- He also appears in the first Kamen Rider Den-O movie, portrayed by Jinnai Tomonori.
- There are two musicals about Yukimura performed by the Takarazuka-esque group Osaka Shochiku Revue: Sanada Yukimura ~Yume Moyuru~ ("Burning Dream") and YUKIMURA ~waga kokoro honoo no gotoku~◊ ("My heart is like a blaze"). Needless to say they're not going for historical accuracy.
- A Gender Flipped version is a member of the StuG III crew in Girls und Panzer.
- In Joujuu Senjin Mushibugyou he's one of the main antagonists, reappearing a century after his supposed death as a sort of insect-human mutant with butterfly wings. He has flaming red hair and eyes, has the Sanada crest tattooed on his cheek, and he is followed by his usual entourage now called the Sanada Ten Great Insects (also in insect form). He doesn't care about protecting the weak, and wants to lead the world into a new era. In the anime his voice actor is Junichi Suwabe.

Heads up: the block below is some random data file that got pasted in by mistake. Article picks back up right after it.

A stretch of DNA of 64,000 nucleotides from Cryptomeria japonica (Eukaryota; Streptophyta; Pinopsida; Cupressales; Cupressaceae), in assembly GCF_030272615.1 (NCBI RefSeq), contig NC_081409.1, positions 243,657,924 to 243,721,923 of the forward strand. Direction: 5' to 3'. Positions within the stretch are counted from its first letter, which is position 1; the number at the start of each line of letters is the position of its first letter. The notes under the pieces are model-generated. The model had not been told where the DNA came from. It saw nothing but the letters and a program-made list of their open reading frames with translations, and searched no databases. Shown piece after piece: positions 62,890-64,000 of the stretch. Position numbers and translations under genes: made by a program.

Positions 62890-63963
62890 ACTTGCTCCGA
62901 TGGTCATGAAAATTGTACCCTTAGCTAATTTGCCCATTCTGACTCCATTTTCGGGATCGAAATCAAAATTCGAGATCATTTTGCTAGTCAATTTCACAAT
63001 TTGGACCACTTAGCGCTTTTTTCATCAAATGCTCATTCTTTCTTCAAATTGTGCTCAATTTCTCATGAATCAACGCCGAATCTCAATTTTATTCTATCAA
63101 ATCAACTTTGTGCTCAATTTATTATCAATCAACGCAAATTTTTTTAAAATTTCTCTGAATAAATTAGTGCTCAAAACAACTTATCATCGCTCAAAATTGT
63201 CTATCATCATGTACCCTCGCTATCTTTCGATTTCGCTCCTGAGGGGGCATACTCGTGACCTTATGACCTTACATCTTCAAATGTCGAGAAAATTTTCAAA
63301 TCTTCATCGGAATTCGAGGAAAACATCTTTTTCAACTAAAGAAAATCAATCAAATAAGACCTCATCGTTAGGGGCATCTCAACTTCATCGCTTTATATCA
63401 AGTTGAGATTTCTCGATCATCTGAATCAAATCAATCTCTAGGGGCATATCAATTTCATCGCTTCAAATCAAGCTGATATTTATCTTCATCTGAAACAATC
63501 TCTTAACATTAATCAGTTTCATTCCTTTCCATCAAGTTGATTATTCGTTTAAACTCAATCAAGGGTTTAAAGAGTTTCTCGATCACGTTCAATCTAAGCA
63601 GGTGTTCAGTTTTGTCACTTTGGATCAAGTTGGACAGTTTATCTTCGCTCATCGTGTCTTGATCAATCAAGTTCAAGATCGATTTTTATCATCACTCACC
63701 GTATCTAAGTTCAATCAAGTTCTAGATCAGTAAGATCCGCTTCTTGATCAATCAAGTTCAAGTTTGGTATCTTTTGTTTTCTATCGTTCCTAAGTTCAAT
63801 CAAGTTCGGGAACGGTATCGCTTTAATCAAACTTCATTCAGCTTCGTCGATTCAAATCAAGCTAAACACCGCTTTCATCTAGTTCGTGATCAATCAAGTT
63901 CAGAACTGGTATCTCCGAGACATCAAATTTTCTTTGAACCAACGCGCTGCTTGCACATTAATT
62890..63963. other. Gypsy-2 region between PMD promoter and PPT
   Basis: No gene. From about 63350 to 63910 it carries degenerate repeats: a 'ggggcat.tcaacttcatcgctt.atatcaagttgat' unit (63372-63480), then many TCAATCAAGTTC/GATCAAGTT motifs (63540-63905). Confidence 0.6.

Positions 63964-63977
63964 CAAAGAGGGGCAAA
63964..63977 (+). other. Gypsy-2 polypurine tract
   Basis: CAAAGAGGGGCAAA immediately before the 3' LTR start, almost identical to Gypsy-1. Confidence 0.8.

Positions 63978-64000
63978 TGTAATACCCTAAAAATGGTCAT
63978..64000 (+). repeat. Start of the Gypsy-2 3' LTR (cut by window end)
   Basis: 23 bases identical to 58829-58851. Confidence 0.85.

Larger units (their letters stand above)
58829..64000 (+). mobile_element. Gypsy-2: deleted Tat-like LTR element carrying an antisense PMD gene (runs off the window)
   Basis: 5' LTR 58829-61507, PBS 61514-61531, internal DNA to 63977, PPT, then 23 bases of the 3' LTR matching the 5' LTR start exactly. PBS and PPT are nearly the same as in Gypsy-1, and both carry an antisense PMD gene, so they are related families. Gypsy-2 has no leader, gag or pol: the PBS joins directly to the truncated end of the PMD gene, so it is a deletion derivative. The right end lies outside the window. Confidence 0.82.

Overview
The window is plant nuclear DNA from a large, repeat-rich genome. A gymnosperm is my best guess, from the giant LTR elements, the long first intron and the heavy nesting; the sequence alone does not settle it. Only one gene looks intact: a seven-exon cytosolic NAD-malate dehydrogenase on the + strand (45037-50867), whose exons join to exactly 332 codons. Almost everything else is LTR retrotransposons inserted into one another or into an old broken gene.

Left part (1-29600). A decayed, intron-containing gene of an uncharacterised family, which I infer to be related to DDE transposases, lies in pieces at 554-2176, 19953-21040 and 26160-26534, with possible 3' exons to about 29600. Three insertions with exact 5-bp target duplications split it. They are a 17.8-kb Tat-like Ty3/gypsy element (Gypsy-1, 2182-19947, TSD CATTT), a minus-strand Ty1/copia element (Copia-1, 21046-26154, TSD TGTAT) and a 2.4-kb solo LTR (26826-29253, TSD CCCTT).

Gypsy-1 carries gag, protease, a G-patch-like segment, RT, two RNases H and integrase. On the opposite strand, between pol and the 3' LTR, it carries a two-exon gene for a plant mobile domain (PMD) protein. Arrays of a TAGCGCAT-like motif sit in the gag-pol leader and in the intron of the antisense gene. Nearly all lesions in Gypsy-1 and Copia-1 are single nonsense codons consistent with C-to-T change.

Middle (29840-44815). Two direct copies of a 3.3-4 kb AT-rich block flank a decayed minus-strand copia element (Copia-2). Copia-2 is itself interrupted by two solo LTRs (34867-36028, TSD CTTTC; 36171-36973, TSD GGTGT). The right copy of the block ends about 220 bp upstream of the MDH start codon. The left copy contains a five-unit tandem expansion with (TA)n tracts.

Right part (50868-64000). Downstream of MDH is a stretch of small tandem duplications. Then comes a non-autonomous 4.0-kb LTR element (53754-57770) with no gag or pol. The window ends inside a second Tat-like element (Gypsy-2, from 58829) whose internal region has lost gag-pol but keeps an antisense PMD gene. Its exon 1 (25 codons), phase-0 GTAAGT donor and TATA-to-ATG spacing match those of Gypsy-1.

- The 1959 Toei Animation anime Shonen Sarutobi Sasuke (release in the US in 1961 as Magic Boy) shows him as a fairly bland Prince Charming type who helps Sarutobi Sasuke defeat an evil witch and her bandit gang.
- The NHK Drama Sanada-Maru revolve around the lifetime of Yukimura and his clan. Popular enough in Japan that both Koei and Capcom made spinoffs of their hack and slash games to follow the drama's popularity: Samurai Warriors: Sanada-Maru and Sengoku Basara: Yukimura-Den
- Sanada Yukimura has The Cameo in the ending cinematic of Nioh, and the game's second Downloadable Content is titled "Defiant Honor", where Yukimura and the Siege of Osaka are the focus.